Figure 4. System block diagram.

To operate the system the user is prompted by a graphical user interface(GUI) to select a suitable NN structure. The structures may have multiple inputs, outputs, and layers, and any number of neurons. The smart box is switched to "training" mode, and training is done on the valve in question. Training is achieved by activating the valve and collecting current data versus time. With each activation, the data is sent to the PC, where the user sees a plot of the current signature. The user is prompted to accept or reject this plot. If it is accepted, the user then provides the corresponding target values. All desired fault conditions must also be applied. These may be real or simulated. The raw data is processed to extract critical features. Once the desired amount of training data has been collected and processed, the results are used for defining the weights and biases of the NN. This is accomplished with Matlab from The MathWorks and the Neural Networks Toolbox (both commercially available software packages can be obtained from MathWorks).

Once an acceptable network has been defined, the structure with weights and bias information is sent to the smart box. At this point the box may be disconnected from the PC and switched to the "monitor" mode. In this mode the box automatically detects activation of the valve, collects data, preprocesses it, feeds this information to the NN, and displays the results.

The prototype system was designed for laboratory testing, but with the installation of a passive current sensor on the valve, it can adapted for flight as well. The flight data could then be used by the IVHM system for better understanding of the health history of the GH2FCV and to help predict future failures. The types of problems that the system can learn to detect include sluggish poppet, supply voltage problems, coil resistance variances, etc. Although designed specifically for the GH2FCV, the concept can be used to test similar valves that are used in the space shuttle and in other non-space critical systems. Having real-time information regarding the health of the GH2FCV reduces maintenance time and cost and extends the usable life of the valve.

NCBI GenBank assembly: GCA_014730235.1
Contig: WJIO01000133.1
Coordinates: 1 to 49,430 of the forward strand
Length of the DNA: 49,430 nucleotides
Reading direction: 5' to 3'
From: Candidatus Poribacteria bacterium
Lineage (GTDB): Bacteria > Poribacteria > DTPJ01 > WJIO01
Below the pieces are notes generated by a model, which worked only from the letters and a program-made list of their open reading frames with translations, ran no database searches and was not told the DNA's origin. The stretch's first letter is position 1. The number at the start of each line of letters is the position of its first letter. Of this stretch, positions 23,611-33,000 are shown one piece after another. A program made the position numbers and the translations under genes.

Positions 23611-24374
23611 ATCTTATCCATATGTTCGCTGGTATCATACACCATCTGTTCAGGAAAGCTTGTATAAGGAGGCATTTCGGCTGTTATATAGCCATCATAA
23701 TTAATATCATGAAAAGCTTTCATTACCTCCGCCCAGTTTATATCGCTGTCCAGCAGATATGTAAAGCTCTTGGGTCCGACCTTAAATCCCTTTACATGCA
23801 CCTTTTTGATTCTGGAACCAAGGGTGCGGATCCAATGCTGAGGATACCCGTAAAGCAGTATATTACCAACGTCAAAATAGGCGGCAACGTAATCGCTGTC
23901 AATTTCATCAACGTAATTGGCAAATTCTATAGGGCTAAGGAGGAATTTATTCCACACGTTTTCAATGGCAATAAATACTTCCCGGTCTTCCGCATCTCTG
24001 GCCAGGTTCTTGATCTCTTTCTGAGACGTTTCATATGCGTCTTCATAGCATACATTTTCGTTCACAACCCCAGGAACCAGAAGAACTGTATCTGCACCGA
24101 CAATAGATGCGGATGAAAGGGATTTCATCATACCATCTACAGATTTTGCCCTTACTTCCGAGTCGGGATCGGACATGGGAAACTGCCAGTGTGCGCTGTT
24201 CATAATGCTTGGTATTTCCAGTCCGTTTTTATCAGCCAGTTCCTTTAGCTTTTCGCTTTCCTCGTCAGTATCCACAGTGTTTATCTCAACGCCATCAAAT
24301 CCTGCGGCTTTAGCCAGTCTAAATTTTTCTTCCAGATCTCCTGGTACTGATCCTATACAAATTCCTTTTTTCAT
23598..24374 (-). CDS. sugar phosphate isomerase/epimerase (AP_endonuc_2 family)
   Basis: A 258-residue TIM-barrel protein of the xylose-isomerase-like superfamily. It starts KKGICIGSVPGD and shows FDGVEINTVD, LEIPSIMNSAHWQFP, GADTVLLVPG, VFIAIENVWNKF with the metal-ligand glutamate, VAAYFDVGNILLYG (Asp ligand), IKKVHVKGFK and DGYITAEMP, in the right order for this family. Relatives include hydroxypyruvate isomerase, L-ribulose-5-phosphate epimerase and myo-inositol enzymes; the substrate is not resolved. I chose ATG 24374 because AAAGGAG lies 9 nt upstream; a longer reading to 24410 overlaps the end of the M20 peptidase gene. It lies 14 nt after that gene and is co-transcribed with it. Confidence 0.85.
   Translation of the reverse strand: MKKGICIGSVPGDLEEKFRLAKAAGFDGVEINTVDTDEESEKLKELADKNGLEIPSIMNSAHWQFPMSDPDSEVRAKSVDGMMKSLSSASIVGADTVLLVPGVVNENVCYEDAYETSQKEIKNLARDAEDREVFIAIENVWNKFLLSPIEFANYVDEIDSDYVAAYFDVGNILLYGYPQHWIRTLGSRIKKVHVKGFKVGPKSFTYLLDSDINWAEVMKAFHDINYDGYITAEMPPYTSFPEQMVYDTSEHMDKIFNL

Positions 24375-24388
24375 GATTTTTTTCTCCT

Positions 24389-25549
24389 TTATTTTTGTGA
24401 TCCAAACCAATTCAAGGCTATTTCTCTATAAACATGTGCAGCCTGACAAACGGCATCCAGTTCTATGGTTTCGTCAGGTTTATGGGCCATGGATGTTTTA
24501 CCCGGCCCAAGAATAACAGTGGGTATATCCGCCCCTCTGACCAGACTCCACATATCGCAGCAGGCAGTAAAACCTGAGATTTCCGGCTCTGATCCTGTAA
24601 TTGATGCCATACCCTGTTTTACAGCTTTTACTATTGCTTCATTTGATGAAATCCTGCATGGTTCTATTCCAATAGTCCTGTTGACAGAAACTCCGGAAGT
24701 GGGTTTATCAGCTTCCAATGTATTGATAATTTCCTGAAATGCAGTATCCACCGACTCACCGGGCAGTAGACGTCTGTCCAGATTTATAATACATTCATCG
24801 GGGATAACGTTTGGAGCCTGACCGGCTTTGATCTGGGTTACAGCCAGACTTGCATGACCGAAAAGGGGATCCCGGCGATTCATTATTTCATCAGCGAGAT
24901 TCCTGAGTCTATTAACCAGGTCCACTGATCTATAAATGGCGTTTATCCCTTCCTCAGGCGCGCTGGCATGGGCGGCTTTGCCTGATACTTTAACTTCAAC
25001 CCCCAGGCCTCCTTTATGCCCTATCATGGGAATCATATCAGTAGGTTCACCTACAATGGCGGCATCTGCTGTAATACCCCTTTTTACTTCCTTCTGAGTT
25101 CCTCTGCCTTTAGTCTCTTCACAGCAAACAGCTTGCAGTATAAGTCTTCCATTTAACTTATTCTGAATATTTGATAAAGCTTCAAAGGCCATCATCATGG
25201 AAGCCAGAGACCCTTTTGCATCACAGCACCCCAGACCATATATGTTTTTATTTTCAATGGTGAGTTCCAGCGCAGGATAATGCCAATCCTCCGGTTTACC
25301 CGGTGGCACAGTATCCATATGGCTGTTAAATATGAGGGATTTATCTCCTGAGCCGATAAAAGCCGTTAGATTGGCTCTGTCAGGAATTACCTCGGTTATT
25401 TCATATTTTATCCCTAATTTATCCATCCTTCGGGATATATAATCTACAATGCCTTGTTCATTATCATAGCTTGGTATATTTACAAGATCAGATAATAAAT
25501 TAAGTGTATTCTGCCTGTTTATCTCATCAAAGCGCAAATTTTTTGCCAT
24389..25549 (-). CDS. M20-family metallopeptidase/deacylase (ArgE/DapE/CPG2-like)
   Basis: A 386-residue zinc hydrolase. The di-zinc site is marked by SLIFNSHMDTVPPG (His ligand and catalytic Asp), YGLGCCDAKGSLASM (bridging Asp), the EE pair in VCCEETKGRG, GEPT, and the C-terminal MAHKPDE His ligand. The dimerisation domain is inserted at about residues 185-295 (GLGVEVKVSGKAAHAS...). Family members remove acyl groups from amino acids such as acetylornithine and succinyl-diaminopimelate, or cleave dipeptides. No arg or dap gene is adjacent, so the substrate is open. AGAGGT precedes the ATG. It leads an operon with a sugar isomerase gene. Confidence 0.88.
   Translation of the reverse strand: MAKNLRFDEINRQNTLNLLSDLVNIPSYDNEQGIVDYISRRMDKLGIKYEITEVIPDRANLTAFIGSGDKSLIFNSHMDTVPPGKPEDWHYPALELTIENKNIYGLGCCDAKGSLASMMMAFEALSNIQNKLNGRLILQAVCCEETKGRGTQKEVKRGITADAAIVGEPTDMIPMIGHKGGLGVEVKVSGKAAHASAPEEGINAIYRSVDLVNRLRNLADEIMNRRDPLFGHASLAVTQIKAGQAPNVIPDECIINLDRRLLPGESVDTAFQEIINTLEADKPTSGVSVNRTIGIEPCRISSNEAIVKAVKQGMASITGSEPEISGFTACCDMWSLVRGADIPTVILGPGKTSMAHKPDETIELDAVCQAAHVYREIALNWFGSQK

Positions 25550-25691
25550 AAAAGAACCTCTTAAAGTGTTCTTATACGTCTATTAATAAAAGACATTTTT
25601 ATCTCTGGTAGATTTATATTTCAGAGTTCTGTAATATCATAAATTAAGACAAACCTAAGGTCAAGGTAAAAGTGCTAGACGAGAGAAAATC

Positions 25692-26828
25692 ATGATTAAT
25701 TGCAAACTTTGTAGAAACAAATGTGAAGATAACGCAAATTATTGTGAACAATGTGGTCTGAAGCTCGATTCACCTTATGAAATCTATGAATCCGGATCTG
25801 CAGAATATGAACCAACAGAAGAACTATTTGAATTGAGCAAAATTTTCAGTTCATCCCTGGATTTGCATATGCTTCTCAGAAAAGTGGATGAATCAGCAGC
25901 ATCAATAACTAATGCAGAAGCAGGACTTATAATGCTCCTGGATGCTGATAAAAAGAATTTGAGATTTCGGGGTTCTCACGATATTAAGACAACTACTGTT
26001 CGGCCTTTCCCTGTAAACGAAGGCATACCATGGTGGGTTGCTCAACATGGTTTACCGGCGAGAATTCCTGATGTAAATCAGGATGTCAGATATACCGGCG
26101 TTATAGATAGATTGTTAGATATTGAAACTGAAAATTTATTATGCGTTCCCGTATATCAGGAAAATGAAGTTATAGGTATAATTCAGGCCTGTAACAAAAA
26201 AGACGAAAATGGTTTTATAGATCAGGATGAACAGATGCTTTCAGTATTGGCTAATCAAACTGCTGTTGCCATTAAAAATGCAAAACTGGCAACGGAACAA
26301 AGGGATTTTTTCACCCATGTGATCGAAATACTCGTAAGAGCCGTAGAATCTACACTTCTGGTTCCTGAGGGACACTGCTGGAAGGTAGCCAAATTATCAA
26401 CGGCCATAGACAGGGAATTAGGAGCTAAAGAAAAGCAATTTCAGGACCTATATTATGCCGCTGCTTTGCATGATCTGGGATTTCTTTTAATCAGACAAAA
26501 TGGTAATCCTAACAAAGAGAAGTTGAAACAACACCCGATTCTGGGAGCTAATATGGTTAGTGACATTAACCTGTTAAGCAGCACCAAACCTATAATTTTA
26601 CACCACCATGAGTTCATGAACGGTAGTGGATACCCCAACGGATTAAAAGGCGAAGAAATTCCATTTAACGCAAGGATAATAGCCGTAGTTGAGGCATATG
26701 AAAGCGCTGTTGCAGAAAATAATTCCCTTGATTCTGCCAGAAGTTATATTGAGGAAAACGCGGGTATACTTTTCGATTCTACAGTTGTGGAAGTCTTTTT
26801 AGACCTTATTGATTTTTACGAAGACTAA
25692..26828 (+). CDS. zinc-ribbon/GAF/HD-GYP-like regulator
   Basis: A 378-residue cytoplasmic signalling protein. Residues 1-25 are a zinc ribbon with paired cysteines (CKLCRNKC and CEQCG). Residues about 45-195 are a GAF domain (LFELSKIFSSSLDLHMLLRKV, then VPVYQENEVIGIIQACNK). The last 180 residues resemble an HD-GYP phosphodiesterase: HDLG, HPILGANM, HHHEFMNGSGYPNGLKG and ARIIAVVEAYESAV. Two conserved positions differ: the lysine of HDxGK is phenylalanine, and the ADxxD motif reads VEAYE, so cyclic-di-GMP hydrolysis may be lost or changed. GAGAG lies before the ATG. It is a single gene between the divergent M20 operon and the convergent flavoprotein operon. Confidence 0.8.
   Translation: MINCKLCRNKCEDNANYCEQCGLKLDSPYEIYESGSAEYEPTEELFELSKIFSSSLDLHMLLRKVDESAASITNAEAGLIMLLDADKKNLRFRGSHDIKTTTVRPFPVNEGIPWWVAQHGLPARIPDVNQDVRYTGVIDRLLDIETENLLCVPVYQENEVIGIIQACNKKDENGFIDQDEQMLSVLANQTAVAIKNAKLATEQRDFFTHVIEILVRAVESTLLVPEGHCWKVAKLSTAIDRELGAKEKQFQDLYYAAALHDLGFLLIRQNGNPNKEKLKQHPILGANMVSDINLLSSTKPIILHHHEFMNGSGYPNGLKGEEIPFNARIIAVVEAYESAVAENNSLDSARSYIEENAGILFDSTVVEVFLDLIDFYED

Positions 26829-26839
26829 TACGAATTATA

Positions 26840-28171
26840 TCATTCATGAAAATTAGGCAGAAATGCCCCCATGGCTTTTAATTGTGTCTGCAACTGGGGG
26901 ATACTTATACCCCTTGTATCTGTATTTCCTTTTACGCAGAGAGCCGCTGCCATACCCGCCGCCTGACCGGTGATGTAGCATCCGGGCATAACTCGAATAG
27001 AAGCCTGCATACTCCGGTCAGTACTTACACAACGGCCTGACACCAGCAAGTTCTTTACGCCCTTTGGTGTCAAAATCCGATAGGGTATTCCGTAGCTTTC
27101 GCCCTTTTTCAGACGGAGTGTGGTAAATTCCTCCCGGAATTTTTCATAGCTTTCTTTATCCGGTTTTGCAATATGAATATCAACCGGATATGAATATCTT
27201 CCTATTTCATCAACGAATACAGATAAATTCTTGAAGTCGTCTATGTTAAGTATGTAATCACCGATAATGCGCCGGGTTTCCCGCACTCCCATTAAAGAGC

This system was designed by Dr. Carl D. Latino, Oklahoma State University, for NASA Kennedy Space Center's Advanced Developments and Shuttle Upgrades. The hardware was constructed and software written by students at the OSU Systems Prototyping Laboratory. The system was installed, refined, and demonstrated at NASA KSC with the help of Mario Bassignani and other KSC employees. For more information please contact Dr. Latino at (405) 744-5151; fax: (405) 744-9198; e-mail: This email address is being protected from spambots. You need JavaScript enabled to view it..

Motion Control Tech Briefs Magazine

This article first appeared in the April, 2000 issue of Motion Control Tech Briefs Magazine.